The case of the expired Cloud Management Gateway (CMG) server authentication certificate

The call

We got a call from a customer stating that they where having issues with their cloud management gateway not working. I did spend some time on figuring out what the issue was so I though I should share it with you all. The customer gave us the following infomation.

  • The status in the ConfigMgr console states the CMG is ready and good.
  • The connection analyzer does clearly states that something was wrong.
  • The SmsAdminUI.log did not really give us much to go on other than go check in Azure Portal.

Finding the issue

Logging in to the Azure portal, opening up the Cloud services (classic) — (yes, CMG is running on a classic service in Azure), I started looking around. The operation log and activity log did not give me much, but when I look at certificates I found that the public certificate used for server authentication was expired.

I asked the customer for a new certificate, and they had one ready (* that I could use to update the cert. So I tried to update the cert from within the ConfigMgr console (properties on the CMG service), but I got an error that the certificate thumbprint was not existing in Azure. It turns out the new cert I got from the customer was not a renewal of their expired cert, but a brand new one. That means it has a different thumbprint, hence I can’t just updated it from the ConfigMgr console.

I then went back to the Azure Portal and uploaded the certificate directly on the cloud service it self.

I then went back into the ConfigMgr console and retried the certificate update from properties on the cloud management gateway.

And surely enough this now succeeds. I went back into the Azure Portal and verified that my cert was still looking good and deleted the expired cert at the same time. Now it was time to rerun the Connection Analyzer on the CMG to verify that all was working OK.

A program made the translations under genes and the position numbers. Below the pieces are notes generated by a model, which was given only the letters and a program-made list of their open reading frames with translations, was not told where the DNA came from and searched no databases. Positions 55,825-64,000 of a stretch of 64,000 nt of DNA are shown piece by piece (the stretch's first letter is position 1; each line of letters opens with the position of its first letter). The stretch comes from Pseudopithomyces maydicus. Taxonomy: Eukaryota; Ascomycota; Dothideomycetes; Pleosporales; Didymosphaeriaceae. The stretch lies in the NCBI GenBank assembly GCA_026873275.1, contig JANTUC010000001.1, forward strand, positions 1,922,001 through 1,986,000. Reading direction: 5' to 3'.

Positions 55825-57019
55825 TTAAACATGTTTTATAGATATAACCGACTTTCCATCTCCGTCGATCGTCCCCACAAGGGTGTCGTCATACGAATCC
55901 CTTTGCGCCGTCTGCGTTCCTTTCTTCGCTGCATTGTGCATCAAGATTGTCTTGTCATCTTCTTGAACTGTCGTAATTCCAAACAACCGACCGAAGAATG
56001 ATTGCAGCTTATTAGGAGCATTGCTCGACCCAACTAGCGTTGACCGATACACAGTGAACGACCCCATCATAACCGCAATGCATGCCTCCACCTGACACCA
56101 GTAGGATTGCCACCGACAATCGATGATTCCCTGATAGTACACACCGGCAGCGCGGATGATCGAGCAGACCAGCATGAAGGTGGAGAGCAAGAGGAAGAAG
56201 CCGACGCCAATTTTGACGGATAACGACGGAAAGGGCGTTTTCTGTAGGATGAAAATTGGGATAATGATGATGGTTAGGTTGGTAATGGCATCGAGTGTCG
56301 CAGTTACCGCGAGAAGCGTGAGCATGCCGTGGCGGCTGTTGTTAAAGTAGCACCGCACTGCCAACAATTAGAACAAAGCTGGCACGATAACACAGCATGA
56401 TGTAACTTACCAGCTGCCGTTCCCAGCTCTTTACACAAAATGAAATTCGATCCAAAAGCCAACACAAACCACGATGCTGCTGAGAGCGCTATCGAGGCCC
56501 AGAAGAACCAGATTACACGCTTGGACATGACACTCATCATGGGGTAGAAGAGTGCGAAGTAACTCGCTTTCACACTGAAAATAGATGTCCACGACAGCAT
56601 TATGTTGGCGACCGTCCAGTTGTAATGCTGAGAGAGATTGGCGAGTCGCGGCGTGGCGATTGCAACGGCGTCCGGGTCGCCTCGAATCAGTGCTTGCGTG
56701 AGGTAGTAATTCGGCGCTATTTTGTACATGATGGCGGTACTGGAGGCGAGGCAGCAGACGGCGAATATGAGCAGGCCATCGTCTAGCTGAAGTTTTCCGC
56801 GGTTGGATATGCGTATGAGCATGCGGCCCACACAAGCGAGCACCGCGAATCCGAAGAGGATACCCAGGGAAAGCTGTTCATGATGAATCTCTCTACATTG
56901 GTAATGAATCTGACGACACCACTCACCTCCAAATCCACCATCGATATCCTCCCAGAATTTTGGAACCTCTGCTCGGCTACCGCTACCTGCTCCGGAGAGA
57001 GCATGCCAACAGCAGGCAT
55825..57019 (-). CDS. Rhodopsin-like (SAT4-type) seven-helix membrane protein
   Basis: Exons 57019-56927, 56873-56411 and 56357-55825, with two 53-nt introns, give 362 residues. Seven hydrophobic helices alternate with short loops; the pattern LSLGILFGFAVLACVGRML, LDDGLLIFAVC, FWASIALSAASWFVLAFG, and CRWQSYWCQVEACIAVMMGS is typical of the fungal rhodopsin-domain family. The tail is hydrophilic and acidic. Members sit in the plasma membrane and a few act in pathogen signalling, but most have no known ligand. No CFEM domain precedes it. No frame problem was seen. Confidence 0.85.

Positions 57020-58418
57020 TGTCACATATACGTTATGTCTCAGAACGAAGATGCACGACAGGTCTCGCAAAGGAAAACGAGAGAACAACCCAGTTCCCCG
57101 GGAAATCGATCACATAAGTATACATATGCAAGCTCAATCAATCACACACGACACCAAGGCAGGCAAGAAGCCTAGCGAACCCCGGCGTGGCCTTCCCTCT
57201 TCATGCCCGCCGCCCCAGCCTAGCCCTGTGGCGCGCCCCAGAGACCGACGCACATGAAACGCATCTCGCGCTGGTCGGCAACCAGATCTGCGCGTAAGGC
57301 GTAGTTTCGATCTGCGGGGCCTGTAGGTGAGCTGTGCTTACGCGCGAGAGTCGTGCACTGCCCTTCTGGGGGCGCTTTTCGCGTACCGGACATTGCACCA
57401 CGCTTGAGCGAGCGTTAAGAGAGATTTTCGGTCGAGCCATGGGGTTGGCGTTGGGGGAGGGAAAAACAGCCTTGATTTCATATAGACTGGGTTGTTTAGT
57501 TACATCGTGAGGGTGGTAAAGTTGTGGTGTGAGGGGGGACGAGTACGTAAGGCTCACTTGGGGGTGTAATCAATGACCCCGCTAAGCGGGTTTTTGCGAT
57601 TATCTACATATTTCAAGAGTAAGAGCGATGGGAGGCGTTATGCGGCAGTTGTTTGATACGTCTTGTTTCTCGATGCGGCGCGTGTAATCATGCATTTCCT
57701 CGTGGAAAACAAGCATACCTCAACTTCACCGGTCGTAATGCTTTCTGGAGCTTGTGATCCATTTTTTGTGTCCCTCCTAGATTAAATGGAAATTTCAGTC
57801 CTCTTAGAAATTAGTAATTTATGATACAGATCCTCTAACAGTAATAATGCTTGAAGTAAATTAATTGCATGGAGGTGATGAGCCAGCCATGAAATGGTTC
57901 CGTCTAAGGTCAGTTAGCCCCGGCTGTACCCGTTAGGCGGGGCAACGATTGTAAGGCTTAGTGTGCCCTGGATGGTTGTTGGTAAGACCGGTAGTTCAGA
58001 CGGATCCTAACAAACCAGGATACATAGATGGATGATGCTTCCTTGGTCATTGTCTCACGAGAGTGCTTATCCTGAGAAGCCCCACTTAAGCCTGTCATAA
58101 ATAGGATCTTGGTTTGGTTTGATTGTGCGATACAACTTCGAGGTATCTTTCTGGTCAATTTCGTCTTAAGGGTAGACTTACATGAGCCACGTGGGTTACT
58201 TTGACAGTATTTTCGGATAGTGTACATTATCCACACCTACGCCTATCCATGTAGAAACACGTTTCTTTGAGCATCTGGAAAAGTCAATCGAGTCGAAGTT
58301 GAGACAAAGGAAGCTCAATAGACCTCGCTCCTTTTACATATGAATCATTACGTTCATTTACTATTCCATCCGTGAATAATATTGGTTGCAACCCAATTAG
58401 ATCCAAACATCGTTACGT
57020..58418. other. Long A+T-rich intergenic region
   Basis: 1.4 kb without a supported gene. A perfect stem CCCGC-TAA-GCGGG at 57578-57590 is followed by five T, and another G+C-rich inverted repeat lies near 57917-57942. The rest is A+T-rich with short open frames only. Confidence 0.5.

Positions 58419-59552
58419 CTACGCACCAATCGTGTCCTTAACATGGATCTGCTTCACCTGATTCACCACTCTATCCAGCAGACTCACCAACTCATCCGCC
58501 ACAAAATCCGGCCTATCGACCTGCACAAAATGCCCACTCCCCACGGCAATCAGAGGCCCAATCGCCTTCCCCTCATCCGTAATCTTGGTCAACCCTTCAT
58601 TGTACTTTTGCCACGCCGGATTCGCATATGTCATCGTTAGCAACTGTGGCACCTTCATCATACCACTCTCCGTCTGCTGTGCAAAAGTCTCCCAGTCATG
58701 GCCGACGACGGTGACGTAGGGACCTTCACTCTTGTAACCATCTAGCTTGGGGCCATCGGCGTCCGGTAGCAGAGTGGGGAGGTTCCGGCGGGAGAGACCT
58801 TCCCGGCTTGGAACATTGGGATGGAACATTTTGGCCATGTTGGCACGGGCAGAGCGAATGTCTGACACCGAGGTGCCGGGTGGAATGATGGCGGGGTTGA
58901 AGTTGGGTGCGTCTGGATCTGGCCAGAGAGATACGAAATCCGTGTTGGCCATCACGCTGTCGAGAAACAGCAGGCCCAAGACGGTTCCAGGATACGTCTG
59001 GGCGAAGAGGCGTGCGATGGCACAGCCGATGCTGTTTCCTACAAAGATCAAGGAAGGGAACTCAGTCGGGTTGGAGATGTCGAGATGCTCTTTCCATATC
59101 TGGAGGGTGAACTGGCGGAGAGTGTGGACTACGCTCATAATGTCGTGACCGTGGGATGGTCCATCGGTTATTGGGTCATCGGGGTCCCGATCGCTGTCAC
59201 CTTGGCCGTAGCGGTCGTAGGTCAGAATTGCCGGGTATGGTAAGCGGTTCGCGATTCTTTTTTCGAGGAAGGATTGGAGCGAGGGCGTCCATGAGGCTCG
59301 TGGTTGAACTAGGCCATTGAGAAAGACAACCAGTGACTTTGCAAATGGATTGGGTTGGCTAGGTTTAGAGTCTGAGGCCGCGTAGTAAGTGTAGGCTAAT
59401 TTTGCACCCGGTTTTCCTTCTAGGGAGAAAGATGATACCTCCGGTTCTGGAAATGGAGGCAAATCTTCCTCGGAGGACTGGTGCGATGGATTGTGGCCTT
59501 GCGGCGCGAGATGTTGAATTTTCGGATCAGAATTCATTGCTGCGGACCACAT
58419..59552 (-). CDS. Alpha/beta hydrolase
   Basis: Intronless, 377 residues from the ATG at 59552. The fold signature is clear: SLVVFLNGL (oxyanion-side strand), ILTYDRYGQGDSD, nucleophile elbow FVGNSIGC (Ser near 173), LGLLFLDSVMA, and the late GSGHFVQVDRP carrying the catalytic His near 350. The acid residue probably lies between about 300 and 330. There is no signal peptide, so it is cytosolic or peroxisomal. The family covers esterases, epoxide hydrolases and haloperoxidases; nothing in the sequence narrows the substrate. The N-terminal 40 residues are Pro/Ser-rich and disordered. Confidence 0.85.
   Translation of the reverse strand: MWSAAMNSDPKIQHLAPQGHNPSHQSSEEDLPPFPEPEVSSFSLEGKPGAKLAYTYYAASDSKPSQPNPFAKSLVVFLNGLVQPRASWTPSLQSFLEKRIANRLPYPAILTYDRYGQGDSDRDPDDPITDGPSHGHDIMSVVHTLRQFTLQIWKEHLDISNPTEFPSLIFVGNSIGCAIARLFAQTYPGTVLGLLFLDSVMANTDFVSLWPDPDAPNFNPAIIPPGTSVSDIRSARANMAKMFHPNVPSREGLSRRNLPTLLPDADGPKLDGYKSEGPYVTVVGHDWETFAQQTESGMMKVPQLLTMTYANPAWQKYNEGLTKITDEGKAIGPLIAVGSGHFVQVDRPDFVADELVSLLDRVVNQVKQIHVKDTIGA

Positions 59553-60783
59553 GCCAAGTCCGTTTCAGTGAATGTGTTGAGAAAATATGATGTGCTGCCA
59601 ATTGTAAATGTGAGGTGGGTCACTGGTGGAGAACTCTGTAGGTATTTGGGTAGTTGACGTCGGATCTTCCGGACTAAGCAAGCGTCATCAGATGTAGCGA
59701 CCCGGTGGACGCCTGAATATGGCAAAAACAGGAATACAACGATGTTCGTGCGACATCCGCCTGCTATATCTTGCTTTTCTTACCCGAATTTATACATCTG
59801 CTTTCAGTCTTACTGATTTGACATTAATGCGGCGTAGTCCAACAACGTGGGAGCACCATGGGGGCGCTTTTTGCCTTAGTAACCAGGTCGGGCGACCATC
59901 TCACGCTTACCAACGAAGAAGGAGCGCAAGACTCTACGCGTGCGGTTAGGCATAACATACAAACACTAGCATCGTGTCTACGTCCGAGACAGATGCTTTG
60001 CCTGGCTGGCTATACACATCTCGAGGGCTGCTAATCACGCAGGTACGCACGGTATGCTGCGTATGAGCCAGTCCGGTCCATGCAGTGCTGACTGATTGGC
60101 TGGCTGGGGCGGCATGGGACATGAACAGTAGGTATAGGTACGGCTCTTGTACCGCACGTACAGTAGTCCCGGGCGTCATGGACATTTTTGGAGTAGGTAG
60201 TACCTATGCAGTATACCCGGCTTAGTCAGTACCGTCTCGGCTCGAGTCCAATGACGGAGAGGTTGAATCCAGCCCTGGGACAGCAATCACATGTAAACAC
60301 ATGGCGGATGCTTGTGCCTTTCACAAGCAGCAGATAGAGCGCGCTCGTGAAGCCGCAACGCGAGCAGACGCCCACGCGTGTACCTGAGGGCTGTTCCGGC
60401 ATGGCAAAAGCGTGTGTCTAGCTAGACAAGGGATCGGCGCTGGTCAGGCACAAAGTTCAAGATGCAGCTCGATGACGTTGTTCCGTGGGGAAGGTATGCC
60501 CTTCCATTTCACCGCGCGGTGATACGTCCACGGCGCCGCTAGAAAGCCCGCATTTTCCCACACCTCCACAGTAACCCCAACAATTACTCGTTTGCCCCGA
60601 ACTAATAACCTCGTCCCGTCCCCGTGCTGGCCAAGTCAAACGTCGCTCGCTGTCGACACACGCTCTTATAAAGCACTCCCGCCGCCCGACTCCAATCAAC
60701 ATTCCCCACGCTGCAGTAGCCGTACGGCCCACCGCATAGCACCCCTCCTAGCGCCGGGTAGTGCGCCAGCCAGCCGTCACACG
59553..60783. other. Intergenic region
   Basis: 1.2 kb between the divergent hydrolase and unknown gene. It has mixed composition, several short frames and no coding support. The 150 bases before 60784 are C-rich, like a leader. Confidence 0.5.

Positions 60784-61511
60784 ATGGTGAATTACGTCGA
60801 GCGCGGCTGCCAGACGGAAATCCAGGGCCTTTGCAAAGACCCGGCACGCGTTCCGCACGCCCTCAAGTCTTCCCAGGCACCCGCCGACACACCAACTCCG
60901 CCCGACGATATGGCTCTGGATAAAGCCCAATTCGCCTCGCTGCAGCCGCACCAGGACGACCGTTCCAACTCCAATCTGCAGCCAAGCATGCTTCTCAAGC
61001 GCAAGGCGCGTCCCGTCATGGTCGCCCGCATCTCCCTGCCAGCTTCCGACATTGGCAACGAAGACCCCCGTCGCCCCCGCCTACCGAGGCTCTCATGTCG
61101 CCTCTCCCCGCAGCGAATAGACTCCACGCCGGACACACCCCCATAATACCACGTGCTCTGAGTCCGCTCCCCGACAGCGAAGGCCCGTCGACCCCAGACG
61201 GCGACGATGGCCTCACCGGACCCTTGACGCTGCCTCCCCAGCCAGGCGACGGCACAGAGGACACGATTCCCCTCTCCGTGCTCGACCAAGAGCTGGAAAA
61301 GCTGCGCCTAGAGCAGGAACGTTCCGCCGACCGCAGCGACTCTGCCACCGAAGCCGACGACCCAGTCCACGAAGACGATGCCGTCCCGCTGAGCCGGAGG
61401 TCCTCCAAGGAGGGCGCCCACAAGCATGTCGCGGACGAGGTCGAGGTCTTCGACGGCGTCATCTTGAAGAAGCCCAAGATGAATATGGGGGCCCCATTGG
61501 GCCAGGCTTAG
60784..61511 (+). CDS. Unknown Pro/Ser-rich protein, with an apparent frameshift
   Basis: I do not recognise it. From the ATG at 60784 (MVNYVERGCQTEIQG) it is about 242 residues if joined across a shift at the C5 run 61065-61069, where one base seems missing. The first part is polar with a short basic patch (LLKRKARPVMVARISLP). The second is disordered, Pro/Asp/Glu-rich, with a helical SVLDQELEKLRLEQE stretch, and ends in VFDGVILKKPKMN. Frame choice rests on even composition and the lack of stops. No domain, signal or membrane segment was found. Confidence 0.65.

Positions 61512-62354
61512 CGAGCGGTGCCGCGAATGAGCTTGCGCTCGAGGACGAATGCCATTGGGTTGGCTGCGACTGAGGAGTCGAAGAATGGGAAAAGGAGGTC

All looking good now.


CongfigMgr console does not tell us or alert us on expiry of the public certificate for server authentication on the CMG service. I recommend you look into Azure Automation/Azure Monitor to be able to monitor this certificate, or have a clear process and procedure on where the certificate is used. The certificate authority will send massive amounts of email in good time when a cert is about to expire.

Also I recommend that you renew the cert you have instead of creating a brand new one. That will allow you to simply update the cert from within ConfigMgr.

The good thing about this story is that when you have the good certificate in place clients will immediately start communication again. Only a few minutes after I was done I had several clients already online via CMG.

Jan Ketil Skanke

Jan Ketil is an Enterprise Mobility MVP since 2016 and are working as a COO and Principal Cloud Architect at CloudWay in Norway. He has been in the industry for more than 20 years working for both Microsoft Partners and Microsoft. He loves to speak about anything around Enterprise Mobility and Secure Productivity. He is also the lead for the community conference Experts Live Norway. Jan Ketil has presented at large industry conferences like Microsoft Ignite, Microsoft Ignite The Tour, Microsoft Inspire, Experts Live Europe, Techmentor HQ (3rd best session 2019) and NIC Conference in Oslo.



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